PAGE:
A young man for Christ remembered

Trey Duncan ’21

On September 2, 2018 around 3:30 PM, Cooper Davis Potts, a sophomore at Seven Lakes High School and one of my best friends,  was riding in an ATV with his friend when the driver lost control, and it flipped over into a retention pond. Cooper was unable to make it up to the surface and drowned.

The loss of him is devastating, but those who knew him have the duty to tell others what kind of person he was.

He was a “Man for Others.”

He always searched for ways to brighten the people around him. He prayed every night, oftentimes for people he knew needed help, even if they didn’t know him.

Cooper and I went on ski trips during spring break for a number of years together. We both loved to ski, so we would go as fast as we could down blue runs and through the trees, hitting mounds of snow and trying to see who could get more air. Often, I would lose control in mid-air, and fall face first into the snow. After he had finished laughing, he always came over to me and asked if I was ok, helping me get my equipment back together, helping me up. He was always ready to lend a helping hand when someone needed it.

Cooper played lacrosse for Seven Lakes High School, switching between varsity and junior varsity. Earlier this year, Cooper made the trip to Strake Jesuit for a lacrosse game. I had left right after school that day, missing the chance to say hi to him and show him around our school. Nevertheless, he went up to some of the players on Strake Jesuit JV lacrosse team, complete strangers to him, and asked if they knew me. When they said that they did, he asked them to say hi to me. He went through all the trouble, to go up to people he didn’t know, people who might not know me, people from the opposing team, just to encourage them to say hi to me.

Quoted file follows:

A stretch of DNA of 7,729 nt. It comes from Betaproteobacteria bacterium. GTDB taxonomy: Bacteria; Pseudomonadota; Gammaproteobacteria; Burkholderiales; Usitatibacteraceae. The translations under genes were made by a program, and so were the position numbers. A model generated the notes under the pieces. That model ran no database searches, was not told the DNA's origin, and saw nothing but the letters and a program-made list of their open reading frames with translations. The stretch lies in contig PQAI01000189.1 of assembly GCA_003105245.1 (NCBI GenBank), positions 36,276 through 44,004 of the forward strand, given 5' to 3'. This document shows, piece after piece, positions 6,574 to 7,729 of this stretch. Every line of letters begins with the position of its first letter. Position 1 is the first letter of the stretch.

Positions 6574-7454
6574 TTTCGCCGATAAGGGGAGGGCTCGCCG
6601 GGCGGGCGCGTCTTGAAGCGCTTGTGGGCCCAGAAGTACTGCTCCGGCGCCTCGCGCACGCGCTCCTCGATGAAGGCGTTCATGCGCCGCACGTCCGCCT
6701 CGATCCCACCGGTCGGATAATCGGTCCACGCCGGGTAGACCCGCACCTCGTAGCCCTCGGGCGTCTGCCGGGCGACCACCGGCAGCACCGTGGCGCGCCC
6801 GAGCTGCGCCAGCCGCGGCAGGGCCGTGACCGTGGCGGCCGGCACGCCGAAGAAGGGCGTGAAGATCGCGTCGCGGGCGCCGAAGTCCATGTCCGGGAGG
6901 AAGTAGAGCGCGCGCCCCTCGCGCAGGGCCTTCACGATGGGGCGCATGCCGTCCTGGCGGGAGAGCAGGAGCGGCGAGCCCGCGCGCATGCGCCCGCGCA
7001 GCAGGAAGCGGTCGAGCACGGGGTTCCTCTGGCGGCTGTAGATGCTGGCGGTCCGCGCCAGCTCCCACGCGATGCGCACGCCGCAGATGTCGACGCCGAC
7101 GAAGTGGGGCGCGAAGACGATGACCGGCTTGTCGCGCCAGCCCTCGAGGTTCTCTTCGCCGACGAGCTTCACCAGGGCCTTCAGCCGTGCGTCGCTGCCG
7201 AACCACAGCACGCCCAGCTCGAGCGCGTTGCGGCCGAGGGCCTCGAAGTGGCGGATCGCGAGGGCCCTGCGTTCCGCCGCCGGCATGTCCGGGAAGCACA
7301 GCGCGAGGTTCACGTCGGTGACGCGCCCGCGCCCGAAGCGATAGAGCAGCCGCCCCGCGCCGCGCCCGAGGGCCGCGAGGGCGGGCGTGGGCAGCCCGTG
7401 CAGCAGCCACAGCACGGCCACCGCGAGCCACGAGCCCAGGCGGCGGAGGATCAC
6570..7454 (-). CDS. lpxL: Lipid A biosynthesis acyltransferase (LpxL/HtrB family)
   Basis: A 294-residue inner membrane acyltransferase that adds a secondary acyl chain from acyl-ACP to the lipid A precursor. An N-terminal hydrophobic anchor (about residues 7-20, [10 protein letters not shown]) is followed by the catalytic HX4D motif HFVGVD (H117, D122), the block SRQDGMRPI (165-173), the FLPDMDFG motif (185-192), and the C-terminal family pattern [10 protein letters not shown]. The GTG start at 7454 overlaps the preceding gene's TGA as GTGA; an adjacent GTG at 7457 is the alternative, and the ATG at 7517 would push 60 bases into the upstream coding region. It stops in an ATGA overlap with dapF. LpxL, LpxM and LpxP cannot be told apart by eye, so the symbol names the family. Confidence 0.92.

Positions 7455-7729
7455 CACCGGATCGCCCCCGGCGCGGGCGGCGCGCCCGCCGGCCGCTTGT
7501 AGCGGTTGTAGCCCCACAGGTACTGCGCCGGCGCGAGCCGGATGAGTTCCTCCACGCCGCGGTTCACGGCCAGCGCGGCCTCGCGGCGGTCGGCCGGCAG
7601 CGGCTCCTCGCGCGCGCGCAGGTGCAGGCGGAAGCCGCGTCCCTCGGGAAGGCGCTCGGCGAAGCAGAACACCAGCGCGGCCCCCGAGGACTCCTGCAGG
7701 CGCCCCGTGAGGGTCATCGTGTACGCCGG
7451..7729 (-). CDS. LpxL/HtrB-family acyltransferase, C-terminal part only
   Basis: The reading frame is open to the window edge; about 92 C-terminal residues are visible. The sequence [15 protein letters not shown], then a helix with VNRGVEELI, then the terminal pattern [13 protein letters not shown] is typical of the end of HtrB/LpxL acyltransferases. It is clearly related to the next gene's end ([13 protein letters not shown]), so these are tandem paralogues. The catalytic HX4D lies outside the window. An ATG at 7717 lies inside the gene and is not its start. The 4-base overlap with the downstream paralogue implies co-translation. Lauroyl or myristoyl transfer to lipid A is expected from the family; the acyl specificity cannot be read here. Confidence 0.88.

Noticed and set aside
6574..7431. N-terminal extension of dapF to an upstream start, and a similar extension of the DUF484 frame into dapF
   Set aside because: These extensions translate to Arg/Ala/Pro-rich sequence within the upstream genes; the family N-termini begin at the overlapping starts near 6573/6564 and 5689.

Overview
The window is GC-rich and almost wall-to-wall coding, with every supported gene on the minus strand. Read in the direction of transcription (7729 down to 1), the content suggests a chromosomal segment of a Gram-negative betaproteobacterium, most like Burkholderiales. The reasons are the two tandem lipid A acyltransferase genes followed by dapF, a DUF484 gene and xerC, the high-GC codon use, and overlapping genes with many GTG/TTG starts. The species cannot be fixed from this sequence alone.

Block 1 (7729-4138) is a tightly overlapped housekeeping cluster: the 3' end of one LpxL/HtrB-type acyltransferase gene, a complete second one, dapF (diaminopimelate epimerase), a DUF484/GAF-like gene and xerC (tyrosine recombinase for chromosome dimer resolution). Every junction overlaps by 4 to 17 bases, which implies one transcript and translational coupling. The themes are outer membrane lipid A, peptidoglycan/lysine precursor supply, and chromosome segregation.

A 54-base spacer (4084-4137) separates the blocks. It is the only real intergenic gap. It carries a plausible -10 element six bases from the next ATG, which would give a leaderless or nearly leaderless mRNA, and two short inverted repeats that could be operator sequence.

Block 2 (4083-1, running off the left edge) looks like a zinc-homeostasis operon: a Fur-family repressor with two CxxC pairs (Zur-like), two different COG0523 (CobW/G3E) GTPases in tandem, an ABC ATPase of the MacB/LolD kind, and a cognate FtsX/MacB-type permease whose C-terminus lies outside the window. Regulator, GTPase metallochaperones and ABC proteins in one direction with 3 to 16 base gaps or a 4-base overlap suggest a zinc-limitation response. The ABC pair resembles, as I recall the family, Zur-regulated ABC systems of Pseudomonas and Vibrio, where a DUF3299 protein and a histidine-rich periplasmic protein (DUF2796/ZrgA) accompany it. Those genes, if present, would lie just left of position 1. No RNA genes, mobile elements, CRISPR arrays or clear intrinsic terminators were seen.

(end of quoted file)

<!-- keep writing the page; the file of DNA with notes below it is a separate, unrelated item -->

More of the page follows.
This is the sort of small but significant kindness Cooper performed all day, every day I knew him. His smile was a warm hearth to everyone on the coldest days, his energy a light for those caught in darkness. He was the first person to comfort you if you were hurting, regardless of how well he knew you. There were almost 300 people attending his funeral, some I had never even seen. Almost every single person at his funeral had been touched by him in some way, but he had never bragged about how popular he was or how many people he had helped.

That’s the kind of person he was, always stepping out of his comfort zone, even for the little things, to make sure that other people knew that there was someone who cared for them. Cooper always brought 110% energy to every single relationship he had, always focusing on what he could do for anyone.

Cooper’s life taught me many things, most importantly that living a life for others is more fulfilling than living one for yourself.

Many will say, “You only live once, so you might as well make the most of it.” In other words, do what you want, live for yourself, do what makes you happy because you get only one chance on this Earth.

However, being the lifelong friend of Cooper taught me that a life consumed with looking out for Number 1 is a wasted life. As a “Man for Others,” Cooper lived briefly but richly.

In this time of grief for me, there is only one Salvation, one true Hope in Jesus Christ and in the recollection of the joy His servant Cooper brought to the lives of so many.